When we asked the DFW executives if they are satisfied with their current job, 56 percent responded that they were “very satisfied,” while another 25 percent indicated they are “somewhat satisfied”; only 10 percent indicated any dissatisfaction. Shifting the question to how secure they feel about their job suddenly gave us a different response: 53 percent feel very secure, 13 percent somewhat secure, and 24 percent felt very or somewhat insecure (the remainder were neutral).


This year, 245 DFW businesses executives participated in our survey, with most carrying the title of president (46 percent) or CEO (26 percent). A large portion of our executives (75 percent) have been a CEO or president for 10 years or longer, and 73 percent have been in their current position for 10 years or longer. Privately owned businesses account for 93 percent of the responses, with public companies represented by 4 percent, and nonprofit organizations by 2 percent.

Our executives have a variety of functional backgrounds. The largest number came from the general management area (28 percent), while 22 percent have backgrounds in sales, and 11 percent have experience in operations. Educational backgrounds vary, with 43 percent having a bachelor’s degree. Ten percent have MBAs, 5 percent have a master’s degree in another area, and 21 percent attained only a high school diploma.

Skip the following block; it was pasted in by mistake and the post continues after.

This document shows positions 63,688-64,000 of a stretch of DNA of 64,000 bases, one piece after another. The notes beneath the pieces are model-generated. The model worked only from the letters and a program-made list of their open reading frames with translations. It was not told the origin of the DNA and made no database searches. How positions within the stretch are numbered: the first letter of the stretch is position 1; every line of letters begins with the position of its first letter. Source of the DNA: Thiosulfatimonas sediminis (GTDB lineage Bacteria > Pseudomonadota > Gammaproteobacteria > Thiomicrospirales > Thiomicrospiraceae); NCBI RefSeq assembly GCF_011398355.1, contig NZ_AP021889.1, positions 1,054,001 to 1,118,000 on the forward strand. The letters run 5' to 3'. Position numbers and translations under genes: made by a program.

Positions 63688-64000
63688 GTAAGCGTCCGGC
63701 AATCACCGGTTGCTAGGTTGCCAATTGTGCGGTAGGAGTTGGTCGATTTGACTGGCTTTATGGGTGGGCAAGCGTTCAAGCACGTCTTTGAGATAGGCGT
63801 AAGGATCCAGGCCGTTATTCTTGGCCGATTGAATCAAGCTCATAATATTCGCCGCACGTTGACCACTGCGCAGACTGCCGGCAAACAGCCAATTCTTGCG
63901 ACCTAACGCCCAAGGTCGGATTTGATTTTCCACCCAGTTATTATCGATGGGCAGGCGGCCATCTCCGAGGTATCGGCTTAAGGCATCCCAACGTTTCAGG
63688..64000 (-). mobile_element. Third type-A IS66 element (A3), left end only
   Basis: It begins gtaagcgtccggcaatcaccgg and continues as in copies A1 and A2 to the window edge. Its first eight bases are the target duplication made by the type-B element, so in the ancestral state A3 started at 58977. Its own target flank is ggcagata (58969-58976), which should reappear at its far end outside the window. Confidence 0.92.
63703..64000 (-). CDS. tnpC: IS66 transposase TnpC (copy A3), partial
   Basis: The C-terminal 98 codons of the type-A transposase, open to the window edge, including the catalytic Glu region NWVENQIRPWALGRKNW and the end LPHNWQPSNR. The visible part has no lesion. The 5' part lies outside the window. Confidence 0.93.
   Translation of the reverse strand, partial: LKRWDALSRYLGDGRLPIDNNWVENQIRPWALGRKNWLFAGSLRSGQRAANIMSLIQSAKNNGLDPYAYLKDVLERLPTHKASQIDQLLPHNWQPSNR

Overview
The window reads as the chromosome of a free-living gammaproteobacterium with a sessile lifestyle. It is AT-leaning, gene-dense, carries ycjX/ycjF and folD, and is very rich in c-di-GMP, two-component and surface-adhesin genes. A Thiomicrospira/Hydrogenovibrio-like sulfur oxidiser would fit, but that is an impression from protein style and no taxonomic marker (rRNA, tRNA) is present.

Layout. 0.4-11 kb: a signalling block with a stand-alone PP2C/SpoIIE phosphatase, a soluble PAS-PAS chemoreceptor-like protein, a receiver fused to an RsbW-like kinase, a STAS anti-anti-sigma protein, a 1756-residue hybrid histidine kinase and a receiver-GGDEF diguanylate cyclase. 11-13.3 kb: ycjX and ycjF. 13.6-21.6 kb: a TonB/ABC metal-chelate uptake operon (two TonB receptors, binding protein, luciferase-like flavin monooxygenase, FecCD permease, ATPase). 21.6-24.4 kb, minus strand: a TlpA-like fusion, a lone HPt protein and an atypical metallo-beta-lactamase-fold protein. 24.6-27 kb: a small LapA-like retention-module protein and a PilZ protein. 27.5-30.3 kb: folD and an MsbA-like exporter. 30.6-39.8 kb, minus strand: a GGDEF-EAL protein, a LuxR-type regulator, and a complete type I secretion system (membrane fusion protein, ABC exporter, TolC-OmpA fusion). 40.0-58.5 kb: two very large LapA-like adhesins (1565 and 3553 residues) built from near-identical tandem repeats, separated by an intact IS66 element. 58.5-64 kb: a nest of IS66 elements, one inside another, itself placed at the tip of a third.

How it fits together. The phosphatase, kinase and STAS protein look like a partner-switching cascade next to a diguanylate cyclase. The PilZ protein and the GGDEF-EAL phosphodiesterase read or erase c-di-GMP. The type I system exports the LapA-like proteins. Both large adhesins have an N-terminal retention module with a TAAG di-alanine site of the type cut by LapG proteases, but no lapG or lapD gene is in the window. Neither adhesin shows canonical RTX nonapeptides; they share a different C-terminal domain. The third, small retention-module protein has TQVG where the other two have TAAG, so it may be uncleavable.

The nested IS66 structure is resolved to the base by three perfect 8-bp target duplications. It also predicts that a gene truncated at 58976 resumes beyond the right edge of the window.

Most respondents fell into the 50-59-year-old category (38 percent), with 31 percent in the 60-69 year range, and 13 percent who were 70 or older. The balance of respondents (18 percent) are under 50. Males represented 85 percent of our respondents, down from 89 percent last year. The ethnic makeup is 84 percent white or non-Hispanic, and 3 percent are Hispanic. The main media sources our respondents consulted were Fox News (56 percent), while 34 percent read the Dallas Morning News and The Wall Street Journal.


The results of the 2013 SMU Cox CEO Sentiment Survey show a continuing upward trend in optimism since bottoming out in 2011. We also find a widening gap between the expectations for the world economy relative to those of our local area.

Challenges remain in terms of increased cost pressures, remaining competitive, and the ability to attract and retain employees from an educated labor pool. However, local business leaders clearly see their future tied to that of our local region—a region that, luckily, has one of the best-performing economies in the country. As the title of our article states, there is no place like home.